Reproductive health and decent work are inextricably linked for women. Across the globe, women are the primary caretakers of children and a woman’s reproductive years tend to overlap with her economically productive years. Planned and unplanned pregnancy and childbearing affect women’s ability to pursue different types of economic opportunities and even the choice of sectors in which they seek to work.
So why do programs that claim to promote women’s economic empowerment, or WEE, ignore this foundational barrier to their success?
Evidence citing the economic benefits of investing in comprehensive sexual and reproductive health and rights agenda are easily identified in the work and recommendations of development actors in the health sphere, yet limited reference and acknowledgment of SRHR exists in policy and programming on WEE.
More on women and the economy
For example, the U.N. High-Level Panel on Women’s Economic Empowerment only references SRHR once. Prominent WEE programs such as the Women Entrepreneurs Finance Initiative, the U.S. Women's Global Development and Prosperity Initiative, and Australia Advancing Women’s Economic Empowerment through Aid, Trade and Economic Diplomacy are remarkably silent on health care, social protection, and reproductive rights.
Women advance their sexual and reproductive rights when they have physical, legal, and economic access to health systems that provide essential services, such as contraceptives and family planning. Without access to these services, women struggle to stay healthy, participate in economic life and education, and enjoy lives that are not burdened by drudgery and time poverty.
Globally, female labor force participation decreases with each additional child by about 10-15 percentage points among women ages 25-39. It is not only the total level of fertility that affects labor supply but also the timing and spacing of births that allow women the freedom to choose when to learn and earn. Research also shows that improving reproductive health extends life expectancy for mothers and children, increases the incentive to invest in education, contributes to labor force participation and productivity, and leads to higher incomes and higher levels of asset accumulation.
Yet much of WEE programming often appears divorced from any analysis of health and reproductive health needs and rights.
WEE programming will often promote women’s financial inclusion, entrepreneurship or employment through training and skills building. Yet these initiatives often fail to recognize that employment or self-employment is a wholly inadequate goal without consideration of the quality, conditions, and type of work that women undertake.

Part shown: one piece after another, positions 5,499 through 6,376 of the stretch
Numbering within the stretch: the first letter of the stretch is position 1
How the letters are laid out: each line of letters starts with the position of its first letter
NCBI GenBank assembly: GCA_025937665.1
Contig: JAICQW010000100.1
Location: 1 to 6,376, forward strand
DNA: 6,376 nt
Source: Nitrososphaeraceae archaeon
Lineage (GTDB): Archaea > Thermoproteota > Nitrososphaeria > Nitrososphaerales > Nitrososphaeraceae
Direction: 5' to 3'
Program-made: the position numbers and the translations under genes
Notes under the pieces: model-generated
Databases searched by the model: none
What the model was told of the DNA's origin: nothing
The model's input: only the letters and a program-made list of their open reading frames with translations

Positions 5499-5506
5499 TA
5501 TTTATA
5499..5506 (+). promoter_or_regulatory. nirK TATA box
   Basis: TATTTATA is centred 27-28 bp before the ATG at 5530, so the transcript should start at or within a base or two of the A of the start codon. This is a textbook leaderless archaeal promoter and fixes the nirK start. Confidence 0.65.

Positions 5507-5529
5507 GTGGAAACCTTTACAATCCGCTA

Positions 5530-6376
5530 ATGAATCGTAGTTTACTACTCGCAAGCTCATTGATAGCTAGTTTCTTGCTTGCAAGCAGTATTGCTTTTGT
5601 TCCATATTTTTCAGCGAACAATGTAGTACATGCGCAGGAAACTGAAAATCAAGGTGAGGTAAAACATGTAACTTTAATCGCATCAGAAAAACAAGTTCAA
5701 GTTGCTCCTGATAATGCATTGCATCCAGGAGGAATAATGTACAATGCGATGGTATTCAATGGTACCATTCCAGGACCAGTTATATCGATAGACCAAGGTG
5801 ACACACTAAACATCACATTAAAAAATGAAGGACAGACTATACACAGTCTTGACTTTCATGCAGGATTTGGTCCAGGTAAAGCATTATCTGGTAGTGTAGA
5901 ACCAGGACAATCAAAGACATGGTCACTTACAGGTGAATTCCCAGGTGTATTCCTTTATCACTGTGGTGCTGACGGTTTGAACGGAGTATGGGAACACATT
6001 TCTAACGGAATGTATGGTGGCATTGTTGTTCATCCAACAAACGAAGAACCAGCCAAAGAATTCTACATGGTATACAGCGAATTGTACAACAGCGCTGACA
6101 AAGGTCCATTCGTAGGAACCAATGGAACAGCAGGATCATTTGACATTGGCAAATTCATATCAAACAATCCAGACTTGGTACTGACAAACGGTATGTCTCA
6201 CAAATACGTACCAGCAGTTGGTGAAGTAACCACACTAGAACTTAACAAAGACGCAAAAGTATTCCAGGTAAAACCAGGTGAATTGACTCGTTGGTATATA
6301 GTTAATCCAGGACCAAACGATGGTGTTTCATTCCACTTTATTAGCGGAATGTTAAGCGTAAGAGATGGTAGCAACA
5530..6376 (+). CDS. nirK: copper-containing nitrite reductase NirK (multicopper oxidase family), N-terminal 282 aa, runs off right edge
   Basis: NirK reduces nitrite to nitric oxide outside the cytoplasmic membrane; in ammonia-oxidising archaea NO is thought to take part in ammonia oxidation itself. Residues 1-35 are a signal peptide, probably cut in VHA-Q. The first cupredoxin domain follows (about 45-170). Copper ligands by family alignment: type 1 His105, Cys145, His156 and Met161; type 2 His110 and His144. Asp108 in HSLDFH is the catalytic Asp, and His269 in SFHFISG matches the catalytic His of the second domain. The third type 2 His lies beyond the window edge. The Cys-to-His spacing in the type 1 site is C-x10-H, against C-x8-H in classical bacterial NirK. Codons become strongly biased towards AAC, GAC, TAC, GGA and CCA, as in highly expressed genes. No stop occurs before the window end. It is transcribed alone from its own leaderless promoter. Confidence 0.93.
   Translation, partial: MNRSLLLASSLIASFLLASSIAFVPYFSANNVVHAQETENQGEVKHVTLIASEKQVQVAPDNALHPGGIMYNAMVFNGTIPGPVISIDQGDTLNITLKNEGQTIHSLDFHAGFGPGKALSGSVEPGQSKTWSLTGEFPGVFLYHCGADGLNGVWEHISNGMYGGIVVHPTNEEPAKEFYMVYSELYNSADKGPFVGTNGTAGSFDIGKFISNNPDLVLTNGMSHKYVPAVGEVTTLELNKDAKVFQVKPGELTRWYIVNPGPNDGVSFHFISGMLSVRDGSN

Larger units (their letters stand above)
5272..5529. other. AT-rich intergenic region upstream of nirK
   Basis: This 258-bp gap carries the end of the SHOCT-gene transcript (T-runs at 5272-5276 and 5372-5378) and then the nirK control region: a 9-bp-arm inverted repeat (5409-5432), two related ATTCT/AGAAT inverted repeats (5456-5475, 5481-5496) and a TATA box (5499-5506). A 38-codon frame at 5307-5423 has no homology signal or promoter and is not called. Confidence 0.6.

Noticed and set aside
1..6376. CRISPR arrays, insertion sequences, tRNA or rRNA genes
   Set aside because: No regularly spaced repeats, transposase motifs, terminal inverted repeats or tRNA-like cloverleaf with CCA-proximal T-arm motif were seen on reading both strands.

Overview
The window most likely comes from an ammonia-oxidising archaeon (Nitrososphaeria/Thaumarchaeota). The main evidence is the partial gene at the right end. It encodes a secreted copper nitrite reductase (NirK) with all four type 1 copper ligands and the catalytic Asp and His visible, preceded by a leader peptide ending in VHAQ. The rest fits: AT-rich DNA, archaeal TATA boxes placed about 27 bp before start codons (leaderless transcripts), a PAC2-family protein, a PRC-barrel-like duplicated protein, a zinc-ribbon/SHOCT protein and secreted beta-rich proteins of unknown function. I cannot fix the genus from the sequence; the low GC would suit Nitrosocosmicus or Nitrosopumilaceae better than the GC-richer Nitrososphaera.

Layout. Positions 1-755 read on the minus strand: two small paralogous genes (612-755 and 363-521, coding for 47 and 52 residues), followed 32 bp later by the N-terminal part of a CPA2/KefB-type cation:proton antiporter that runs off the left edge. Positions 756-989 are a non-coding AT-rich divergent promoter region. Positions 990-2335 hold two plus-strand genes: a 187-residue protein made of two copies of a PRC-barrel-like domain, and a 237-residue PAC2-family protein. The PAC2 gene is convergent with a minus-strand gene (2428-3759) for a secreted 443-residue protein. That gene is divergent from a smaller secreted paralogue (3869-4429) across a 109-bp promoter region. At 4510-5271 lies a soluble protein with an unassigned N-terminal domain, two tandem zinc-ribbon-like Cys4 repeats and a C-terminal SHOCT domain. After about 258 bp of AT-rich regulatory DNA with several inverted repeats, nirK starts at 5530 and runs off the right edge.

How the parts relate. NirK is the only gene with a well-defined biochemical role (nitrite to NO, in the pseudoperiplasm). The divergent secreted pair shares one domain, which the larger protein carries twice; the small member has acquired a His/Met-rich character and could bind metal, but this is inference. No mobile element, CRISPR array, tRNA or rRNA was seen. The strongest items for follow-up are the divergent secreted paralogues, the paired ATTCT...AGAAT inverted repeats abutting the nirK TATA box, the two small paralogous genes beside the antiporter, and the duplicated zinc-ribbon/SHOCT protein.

Research by the Guttmacher Institute found that women’s early access to contraception is linked to higher post-secondary education and employment, increased earnings and a narrowing of the gender gap in pay. Guttmacher further found that teen pregnancy interferes with women’s ability to graduate from high school and that delaying a birth can reduce the “motherhood gap” or the pay gap between mothers and their childless peers.
When women cannot control the timing and spacing of their births, they face high care burdens. In efforts to balance these care burdens, women are often relegated to working in insecure, precarious and informal jobs due to the need for flexibility. The “choice” of formal and informal work is also likely to vary by women’s access to reproductive health services, their ability to carry out their fertility intentions, and better plan the timing and spacing of pregnancies and births, as well as their access to formal and informal care services.
In Thailand, researchers found that home-based workers cited the ability to combine paid care work and child care as a reason they engaged in home-based work; in Malaysia women who held low-skilled jobs said that they decided to start their own micro-businesses rather than return to formal work after having children; and in the Philippines, 20% of women in the informal sector cited family responsibilities as the reason they chose to engage in the informal sector as opposed to the formal sector.
For progress in WEE, we must invest in SRHR. This means that our approach to WEE policy and programs should be grounded in a reproductive justice framework with the goal of removing the systemic and structural barriers to their employment education and self-actualization that women, especially marginalized women, face.
Governments and donors can adopt this approach to WEE policy and programming priorities by investing in measures such as parental leave, child care, and elder care services, and universal access to reproductive health care including contraceptives and adolescent comprehensive sexuality education, as part of their commitment to women’s economic empowerment.
Feminists have long argued for a comprehensive approach to achieving gender equality and women’s rights that eliminates the structural barriers that undermine women’s health and well-being. A comprehensive and feminist approach to WEE should integrate a wide range of policy instruments to foster women’s economic and reproductive empowerment.
Remaining silent on reproductive justice is not the answer. Integrating them into WEE programming will produce remarkable and powerful results, fostering greater and more meaningful gender equality and ensuring that women and girls have the right to choose to learn and earn on their terms.